Why the "Y"? There's a Wikipedia article that explains a little bit of the history of the Y on Y mountain. The BYU class of 1907 attempted to graffiti the mountain with their class year. However, the class of 1906, the graduating class at the time was quite upset. Eventually, the perpetrators of the 1907 class were caught and disciplined. Not wanting to destroy their spirits, the president of BYU, George Brimhall, decided to allow the letters BYU be placed on the mountain. The land was surveyed and plans to construct the letters went into action. In 1906, men of the 1906 and 1907 graduating classes, lined up a trail, every 8 feet, to pass lime, salt, and rocks up the mountain. Thinking the job would only take a couple of hours, they hadn't planned for the day, and by 4 o'clock when the Y was finished, many of the young men had fainted in the heat for lack of water and food! That's probably why they decided to just leave the Y on the mountain and not bother with the other two letters! The Y is whitewashed every 2-5 years to keep it shining and bright.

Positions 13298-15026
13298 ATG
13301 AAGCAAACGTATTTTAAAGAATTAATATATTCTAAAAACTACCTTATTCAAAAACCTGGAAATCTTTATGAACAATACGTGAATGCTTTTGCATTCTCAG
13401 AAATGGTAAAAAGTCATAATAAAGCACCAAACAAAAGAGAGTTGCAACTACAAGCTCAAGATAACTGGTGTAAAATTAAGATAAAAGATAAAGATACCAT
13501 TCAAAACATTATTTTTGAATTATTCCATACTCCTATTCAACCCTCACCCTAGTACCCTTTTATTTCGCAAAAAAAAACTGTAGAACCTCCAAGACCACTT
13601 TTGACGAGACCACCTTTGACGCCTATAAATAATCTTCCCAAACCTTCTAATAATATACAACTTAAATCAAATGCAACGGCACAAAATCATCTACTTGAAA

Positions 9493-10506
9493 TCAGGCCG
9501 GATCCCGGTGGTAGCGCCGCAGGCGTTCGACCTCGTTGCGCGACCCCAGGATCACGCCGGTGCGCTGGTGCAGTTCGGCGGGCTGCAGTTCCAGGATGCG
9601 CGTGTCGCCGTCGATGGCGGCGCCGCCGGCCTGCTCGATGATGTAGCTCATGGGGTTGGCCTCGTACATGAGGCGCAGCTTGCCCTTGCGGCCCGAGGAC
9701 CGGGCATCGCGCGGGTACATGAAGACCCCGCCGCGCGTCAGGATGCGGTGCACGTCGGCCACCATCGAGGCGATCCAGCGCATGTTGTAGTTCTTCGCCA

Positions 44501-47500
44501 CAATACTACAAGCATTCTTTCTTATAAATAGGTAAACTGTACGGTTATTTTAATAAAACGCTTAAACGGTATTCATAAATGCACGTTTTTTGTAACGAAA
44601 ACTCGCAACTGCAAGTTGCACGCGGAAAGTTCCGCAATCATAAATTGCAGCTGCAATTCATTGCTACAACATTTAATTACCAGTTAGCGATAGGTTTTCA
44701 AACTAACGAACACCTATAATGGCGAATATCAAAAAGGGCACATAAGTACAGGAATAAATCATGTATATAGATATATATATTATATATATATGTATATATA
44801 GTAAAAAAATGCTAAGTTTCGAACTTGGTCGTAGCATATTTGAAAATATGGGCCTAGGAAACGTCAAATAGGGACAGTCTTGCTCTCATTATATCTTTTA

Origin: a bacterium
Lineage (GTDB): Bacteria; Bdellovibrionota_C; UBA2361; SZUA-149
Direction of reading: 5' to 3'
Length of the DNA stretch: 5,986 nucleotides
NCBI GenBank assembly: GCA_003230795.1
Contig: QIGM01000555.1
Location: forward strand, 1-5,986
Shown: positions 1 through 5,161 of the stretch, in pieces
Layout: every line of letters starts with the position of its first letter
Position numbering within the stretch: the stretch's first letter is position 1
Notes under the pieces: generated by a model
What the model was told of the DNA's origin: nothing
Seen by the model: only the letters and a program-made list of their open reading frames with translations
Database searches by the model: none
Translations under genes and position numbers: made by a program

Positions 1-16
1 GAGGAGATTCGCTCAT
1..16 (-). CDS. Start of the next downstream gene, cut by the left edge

Here I am at the trail head. (that's me in the middle of that gate!)
I didn't thing the hike would be too bad. Here's a picture of Heather and me (don't worry. We remembered our sunscreen!)
But by the end of the hike, I was tuckered out! It was only a mile hike, but it was a HIKE!
But the view was worth it!
Here's Heather and I pointing to her house in Provo.
Here we are next to the Y. It was huge!
And here I am on the "Y"
Getting back down from the mountain took about half as long as it did going up (and I'm glad, too!)! The Y on Y mountain is the largest collegiate letter in the world!
The Y is not the only letter on the mountains in Utah, there are 50 letters on mountains in Utah! In Salt Lake City, there is a "U" for the University of Utah. Cities have their own letters, too, such as a "G", which Heather says if for Pleasant Grove. I think it ought to be for Gnorm.